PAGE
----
Mission Overview

The TD-1 satellite carried seven experiments devoted to astophysical studies. Its scientific mission was to make a systematic sky survey in the ultraviolet and high-energy regions of the spectrum. The experiments were divided into two main categories: five experiments--measuring ultraviolet, x and gamma rays, and heavy nuclei--scanned strips of the sky; the other two viewed along the sun-pointing x axis and measured solar x and gamma rays. The satellite was a triaxially stabilized platform with the x axis always pointed at the center of the sun with an accuracy of 1 arc min. The satellite rotated around this axis at a constant rate of 1 revolution per orbit during normal operations when sun sensors were used for stabilization but it was spun up during eclipse periods to maintain attitude. The sky-scanning instruments were able to scan a narrow band of the sky during each orbit and the whole celestial sphere in 6 months. Two and one-half complete scans of the celestial sphere were completed before the attitude control was lost in May 1974 following exhaustion of the on-board gas supply. Despite intermittent tape recorder failure, data coverage was achieved over 95 percent of the celestial sphere and many areas were observed during two or three separate scans. The spacecraft was a rectangular structure and comprised a bottom compartment containing the spacecraft subsystems and a top compartment containing the outward-viewing science instruments. It had a cross section of 1 by 0.9 m and was 2.2 m high; its mass was 473 kg including 120 kg of instruments.

Launch Information
Launch Date: 1972-03-12 at 01:55:00 UTC
Launch Vehicle: Delta
Launch Site: Vandenberg AFB, United States
Decay Date: 1980-01-09

Trajectory Details
Type: Orbiter
Central Body: Earth
Epoch start: 1972-03-12 00:00:00 UTC

Orbital Parameters
Periapsis 536.0 km
Apoapsis 557.0 km
Period 95.5999984741211 minutes
Inclination 97.5°
Eccentricity 0.0015150000108405948

Instrumentation

Stellar UV Radiation Experiment

This experiment consisted of a 1.4-m telescope with an attached spectrometer box. An off-axis paraboloid mirror (f/3.5, diam 275 mm) reflected starlight onto a system of two slits situated in the prime focal plane. One of the two slits fed the stellar light into a single photometric channel with a filter limiting the passband to 400 A centered at 2750 A. The other slit was much wider (11.9 x 17 arc-min), and led into the three-channel grating spectrometer. Once per orbit, the telescope, aligned along the Z-axis, scanned a great circle of the sky. Because of this motion across the sky, the primary image of a certain star entering the telescope's field of view moved across the photometer and spectrophotometer slots. While the star image traversed the wide spectrophotometer slot, its corresponding spectrum moved in the focal plane of the spectrograph across the three exit slits, behind which there were three pulse-counting photomultipliers. By employing the scanning motion of the satellite, a spectrum scanning action was achieved without the need for moving parts. The three exit slits of the spectrophotometer were fixed at the following wavelengths -- 1350 to 1760 A, 1760 to 2160 A, and 2150 to 2550 A. The wavelength region from 1350 to 2550 A was fully covered by the three channels in 3.3 s, yielding a total of about 60 data points. In each channel the spectrum was scanned at 19.4-A intervals, the effective passband during each integration interval having a full-width, half-maximum of 35 to 40 A. Just before the telescope was integrated into the satellite, the instrument was extensively calibrated in order to achieve an absolute photometric accuracy between 10 and 20 percent, a relative photometric accuracy within 10 percent and a wavelength calibration accurate to a few Angstroms. This experiment was designed to detect 20,000 stars, of which 6,000 should have given useful UV spectra. It was able to measure stars of magnitude 10.5. Two major objectives were the study of interstellar extinction and the preparation of a UV star catalog.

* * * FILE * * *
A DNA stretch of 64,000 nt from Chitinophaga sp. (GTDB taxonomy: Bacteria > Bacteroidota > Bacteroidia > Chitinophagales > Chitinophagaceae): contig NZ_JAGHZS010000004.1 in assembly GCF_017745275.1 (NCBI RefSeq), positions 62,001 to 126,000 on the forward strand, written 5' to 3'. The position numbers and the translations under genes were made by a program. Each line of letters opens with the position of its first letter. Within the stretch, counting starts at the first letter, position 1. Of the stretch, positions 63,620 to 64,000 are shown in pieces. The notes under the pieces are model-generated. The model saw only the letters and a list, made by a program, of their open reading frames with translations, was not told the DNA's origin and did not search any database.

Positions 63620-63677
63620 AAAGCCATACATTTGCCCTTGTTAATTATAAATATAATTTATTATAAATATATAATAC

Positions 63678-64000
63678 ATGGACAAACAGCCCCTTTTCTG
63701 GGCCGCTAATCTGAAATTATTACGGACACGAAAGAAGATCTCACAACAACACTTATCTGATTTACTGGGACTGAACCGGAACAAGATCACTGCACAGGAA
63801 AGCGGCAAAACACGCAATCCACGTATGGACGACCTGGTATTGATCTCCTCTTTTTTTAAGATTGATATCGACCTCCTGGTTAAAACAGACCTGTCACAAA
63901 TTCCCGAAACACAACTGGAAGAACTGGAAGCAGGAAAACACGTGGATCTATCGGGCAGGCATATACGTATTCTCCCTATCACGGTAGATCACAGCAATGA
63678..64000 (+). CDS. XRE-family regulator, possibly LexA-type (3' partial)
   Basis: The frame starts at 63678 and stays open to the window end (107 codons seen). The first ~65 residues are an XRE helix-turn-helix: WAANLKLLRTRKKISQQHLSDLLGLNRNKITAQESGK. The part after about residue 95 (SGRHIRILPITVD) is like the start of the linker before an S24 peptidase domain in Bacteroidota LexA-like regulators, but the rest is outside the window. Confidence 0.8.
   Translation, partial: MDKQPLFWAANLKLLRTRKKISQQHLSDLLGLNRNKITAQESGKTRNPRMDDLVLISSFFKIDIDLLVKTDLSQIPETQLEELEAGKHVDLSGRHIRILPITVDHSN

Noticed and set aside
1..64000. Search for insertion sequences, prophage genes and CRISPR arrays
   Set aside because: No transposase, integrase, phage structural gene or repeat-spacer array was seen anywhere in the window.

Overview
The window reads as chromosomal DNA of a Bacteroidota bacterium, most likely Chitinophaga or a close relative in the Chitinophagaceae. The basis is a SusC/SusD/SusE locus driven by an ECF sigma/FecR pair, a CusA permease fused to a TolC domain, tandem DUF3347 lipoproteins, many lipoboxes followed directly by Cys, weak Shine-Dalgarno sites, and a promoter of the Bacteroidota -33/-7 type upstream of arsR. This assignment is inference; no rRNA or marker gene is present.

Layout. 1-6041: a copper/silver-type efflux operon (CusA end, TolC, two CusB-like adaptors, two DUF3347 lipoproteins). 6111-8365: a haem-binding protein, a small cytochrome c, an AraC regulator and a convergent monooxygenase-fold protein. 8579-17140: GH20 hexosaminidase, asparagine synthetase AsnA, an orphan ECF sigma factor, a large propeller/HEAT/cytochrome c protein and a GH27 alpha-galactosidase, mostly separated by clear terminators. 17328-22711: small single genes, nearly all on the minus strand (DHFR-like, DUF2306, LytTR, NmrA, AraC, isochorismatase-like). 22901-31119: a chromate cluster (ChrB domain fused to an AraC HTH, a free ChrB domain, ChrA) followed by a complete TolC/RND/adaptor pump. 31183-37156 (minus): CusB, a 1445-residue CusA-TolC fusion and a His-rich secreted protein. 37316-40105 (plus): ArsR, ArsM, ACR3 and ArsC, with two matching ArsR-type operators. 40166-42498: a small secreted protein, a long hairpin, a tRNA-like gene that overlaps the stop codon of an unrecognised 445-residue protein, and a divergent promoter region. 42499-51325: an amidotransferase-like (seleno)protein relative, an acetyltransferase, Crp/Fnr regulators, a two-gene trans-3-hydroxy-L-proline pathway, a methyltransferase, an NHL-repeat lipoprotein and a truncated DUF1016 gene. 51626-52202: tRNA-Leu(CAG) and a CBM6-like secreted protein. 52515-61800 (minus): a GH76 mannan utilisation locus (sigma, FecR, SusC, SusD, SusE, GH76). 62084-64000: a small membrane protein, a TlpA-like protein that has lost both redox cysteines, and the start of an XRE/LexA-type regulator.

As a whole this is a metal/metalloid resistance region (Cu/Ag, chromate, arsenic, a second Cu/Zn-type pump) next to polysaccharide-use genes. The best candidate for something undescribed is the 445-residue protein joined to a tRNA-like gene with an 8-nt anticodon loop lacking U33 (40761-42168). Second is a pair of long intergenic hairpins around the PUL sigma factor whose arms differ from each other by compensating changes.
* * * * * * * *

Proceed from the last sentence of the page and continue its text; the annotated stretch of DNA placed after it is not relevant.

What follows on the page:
UV Stellar Spectrometer

This experiment consisted of a Cassegrain telescope (primary mirror 26 cm in diam) and a grating spectrometer that operated in three passbands (2260 to 2155 A, 2495 to 2590 A, and 2775 to 2865 A). When a star of sufficient brightness appeared in the telescope, the telescope locked onto it with a self-contained guidance system and then scanned three 100-A passbands in 0.5-A increments with an overall accuracy of 1 A and spectral resolution of 1.8 A.

Spectrometry of Celestial X-Rays 2-30 KeV (S77)

A 100-sq-cm proportional counter was used to measure the spectra of celestial X-ray sources in 10 channels between 2 and 30 keV. The proportional counter was located behind a crossed pair of slot collimators, which together yielded a 5- by 1-deg field of view. The proportional counter had a 0.5-mm beryllium window and a xenon filler gas. It was constructed in two parts, which were then anticoincidenced to remove the background due to cosmic-ray particles. Several months after launch the experiment was switched off when problems were encountered with the spacecraft's encoder. During the second scan period, on July 1, 1973, the experiment was successfully switched on. Calibration showed that the instrument had not suffered any degradation in sensitivity nor in energy resolution and the experiment was able to fulfill its scientific mission. During spin-up mode the experiment scanned the earth as well as the sky and was able to monitor X-ray radiation from the auroral zones.